How to estimate an affordable property purchase value
When this is useful
These steps are useful if you have a case where your clients want to buy property or home in a particular year, and you would like to estimate the maximum affordable property value and loan repayments.
Steps to follow
In this workaround, you run a scenario where you substitute the property/home with a shares/managed fund. The amount of shares Pathfinder purchases gives you an approximate maximum value for the property purchase, including affordable loan repayments, if required.
Set up your 'Purchase property' scenario
Set up and check your scenario with everything except the property purchase:
Include everything else you'd like to model (e.g. other expenses, super contributions, other new investments, the sale of another property)
Solve, and then check the results to make sure that any excess funds are going to a cash or offset account. For more information about adjusting this, see How to run a 'surplus cash' scenario.
Make a note of the details for purchasing the property
Make sure you are clear on:
In what financial year the property will be purchased
The ownership split
The property acquisition costs. It is easier to assume a percentage of the property price, rather than a dollar value. The Optimo default is 5% of the property purchase price.
If the property will have a loan, then you also need to know:
The maximum LVR of the property
The loan type (e.g. Interest only or P&I)
The loan interest rate
The loan term
Set up a dummy scenario where the property purchase is substituted with shares/managed fund
Copy the 'Purchase property' scenario
At the Cash flows & goals > Review assets & loans step, add a new Shares/managed fund (which will be a stand-in for the property/home):
Name: Shares for Property estimate
Ownership = Same as home/property would have
Profile = High growth (so Pathfinder will want to put as much there as it can)
Start year = same as the purchase year of home/property
Income reinvested = 100%
Loan to value ratio % = Put the same as the LVR for the home. Or leave the default value if there will be no loan
In the Goals section of the shares, enter the fields as follows:
In the 'Goals', for the 'Deposit at least' and 'Deposit no more than' fields, use the series builder (the right-most field) put zero in the first year, then dash in the purchase year of the home (to allow Pathfinder to calculate the deposits in that year), and then zero in all years after the purchase. For more information, see How to allow a value to be optimised in the series builder by using dash. In the screenshot, below, the property purchase is in 2027/28, so zero is entered in the first year, dash is entered in 2027/28 and then zero is entered the year after in 2028/29.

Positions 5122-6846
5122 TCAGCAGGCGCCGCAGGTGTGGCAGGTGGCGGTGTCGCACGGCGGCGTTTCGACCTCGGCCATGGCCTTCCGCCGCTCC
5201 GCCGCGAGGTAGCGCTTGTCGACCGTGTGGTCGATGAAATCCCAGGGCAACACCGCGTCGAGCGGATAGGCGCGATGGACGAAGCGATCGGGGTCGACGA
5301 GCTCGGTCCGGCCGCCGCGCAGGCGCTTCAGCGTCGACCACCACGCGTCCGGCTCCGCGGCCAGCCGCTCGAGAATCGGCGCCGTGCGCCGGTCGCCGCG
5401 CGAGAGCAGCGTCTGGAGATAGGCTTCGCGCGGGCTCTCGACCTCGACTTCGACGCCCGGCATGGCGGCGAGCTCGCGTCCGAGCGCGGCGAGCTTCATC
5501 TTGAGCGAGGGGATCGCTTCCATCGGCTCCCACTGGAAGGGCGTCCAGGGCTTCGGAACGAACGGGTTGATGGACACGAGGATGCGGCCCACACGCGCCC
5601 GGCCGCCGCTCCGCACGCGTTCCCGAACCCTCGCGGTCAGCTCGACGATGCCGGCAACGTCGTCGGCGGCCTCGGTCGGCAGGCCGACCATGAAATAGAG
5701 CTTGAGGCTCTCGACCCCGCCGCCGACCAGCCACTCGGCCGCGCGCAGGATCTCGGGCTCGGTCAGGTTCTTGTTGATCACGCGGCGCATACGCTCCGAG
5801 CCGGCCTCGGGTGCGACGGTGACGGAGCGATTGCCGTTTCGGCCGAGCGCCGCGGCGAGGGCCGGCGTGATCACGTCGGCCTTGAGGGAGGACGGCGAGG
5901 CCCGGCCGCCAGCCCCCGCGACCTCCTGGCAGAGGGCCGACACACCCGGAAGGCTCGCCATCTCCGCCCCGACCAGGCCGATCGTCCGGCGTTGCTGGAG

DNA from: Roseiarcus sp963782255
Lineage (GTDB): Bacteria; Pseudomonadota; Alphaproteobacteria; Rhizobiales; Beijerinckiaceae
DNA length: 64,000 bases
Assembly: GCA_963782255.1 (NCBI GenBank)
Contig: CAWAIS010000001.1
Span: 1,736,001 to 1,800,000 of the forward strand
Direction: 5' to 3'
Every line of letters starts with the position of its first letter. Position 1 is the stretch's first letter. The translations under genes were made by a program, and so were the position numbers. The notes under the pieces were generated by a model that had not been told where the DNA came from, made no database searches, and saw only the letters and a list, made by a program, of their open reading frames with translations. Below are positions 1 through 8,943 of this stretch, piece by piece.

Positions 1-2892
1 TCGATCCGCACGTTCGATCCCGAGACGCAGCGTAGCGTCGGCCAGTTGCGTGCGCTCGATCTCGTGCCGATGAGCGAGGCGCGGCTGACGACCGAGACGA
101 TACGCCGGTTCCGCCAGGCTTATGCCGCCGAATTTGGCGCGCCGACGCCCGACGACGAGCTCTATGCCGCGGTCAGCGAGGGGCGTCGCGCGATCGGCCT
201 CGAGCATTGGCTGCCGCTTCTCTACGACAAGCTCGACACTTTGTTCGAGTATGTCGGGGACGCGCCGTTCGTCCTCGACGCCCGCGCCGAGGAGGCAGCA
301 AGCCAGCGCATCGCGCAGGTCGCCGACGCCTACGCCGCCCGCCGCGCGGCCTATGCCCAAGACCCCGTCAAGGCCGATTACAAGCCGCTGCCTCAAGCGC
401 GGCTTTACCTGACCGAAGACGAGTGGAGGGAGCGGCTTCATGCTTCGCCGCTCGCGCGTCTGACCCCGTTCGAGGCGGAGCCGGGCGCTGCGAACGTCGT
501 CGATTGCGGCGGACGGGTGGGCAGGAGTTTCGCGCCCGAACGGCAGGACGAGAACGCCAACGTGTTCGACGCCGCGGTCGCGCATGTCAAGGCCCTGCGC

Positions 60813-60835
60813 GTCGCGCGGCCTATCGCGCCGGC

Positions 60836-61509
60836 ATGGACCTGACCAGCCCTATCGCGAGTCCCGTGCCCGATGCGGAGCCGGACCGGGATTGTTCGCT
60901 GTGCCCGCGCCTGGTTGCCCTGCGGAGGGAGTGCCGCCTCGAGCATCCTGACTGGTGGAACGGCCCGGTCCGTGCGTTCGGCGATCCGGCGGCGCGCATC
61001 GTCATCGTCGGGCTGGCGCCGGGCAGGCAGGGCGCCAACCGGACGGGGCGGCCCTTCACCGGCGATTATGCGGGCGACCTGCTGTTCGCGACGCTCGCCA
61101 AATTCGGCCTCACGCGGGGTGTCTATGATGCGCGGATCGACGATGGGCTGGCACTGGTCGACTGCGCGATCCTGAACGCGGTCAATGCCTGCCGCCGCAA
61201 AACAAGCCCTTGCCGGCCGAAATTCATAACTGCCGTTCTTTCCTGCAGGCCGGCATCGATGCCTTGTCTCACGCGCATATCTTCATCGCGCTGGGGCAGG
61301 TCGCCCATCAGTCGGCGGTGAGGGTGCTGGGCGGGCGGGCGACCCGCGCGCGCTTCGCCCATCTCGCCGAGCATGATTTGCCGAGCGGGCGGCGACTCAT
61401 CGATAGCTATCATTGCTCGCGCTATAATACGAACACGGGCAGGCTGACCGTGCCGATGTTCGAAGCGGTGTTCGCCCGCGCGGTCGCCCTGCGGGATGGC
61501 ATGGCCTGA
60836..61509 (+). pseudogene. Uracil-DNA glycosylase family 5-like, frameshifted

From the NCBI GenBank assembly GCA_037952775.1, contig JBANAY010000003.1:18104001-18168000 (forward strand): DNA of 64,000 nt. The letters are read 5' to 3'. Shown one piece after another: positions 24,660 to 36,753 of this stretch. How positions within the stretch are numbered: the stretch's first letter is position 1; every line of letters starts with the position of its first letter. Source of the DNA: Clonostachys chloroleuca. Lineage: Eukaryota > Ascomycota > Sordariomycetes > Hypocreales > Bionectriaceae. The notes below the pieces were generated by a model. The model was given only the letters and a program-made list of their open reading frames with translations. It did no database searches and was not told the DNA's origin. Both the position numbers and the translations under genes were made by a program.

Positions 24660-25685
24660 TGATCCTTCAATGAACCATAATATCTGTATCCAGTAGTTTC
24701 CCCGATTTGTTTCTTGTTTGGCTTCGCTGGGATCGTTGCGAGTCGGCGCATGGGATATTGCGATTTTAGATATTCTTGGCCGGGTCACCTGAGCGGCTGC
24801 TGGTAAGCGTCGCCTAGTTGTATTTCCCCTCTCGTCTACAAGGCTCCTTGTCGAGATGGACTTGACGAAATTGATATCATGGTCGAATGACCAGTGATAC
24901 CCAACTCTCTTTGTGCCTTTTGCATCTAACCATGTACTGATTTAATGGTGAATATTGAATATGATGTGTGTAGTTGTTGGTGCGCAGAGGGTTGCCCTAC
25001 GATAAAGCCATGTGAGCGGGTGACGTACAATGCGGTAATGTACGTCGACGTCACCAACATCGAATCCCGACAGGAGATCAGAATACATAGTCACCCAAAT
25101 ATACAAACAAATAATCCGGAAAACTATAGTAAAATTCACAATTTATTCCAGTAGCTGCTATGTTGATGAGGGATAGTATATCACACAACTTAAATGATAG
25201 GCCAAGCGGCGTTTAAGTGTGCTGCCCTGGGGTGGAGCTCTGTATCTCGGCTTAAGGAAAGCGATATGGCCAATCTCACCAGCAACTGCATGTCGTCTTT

If the property will also have a loan, then add a loan to the shares and fill in:
Loan type: same as property/home
Interest rate: same as property/home
Remaining loan term: same as property/home
Offset account: Same as property/home
Secured by: leave as default (i.e. the shares)
If the property will be an investment, leave as 100, if it will be a home change this field to zero
Repayment options: same as the home/property would have
Check the results
Solve the scenario, then go to the Results > Cash flows & action items step and in the cash flows report:
In the 'Expenditure' section in the year the home will be purchased, note the amount of shares purchased - this is ballpark figure for the property purchase (including acquisition costs)
In the 'Income' section check how much is borrowed to make sure it is what you were expecting
Note the loan repayments - this is a ballpark figure for what the loan repayments will be
Work out the property purchase value and acquisition costs
The amount of shares purchased is equivalent to the total that can be spent on the property and acquisition costs. So, you need to work out just the property value.
e.g. if the amount of shares purchased was $500,000 and you want to assume acquisition costs of 5%. Then the property purchase price is $476,190 (500,000 / 100% + 5%)
Edit your original scenario
Add the home/property to your original scenario and remember to use the same assumptions you used in the dummy scenario:
Enter the property value (after acquisition costs), which you calculated in the previous step
Adjust the reference year to match the purchase year
Enter the acquisition costs based on the value you used in the previous step.
Add the loan (if required).
Solve and check the results in your original scenario
In your results, go to the Results > Cash flows & action items section
Check that the cash flows report does not have red 'Shortfall' lines at the top. If so, it means that the property value is too high, so you'll need to reduce it or double check your inputs. For more see How to investigate and fix cash shortfalls.
Scroll under the table to see the action items for the purchase year. Review the action item for the property purchase
Adjust if required
If you placed restrictions on other assets to force funds going to cash, you can remove them. It will allow Pathfinder to spend any spare cash there if required.
If it is an investment property, you can try incrementally increasing the property value since the property income may allow a higher property value purchase.
You can also decrease the property/home value, if preferred.
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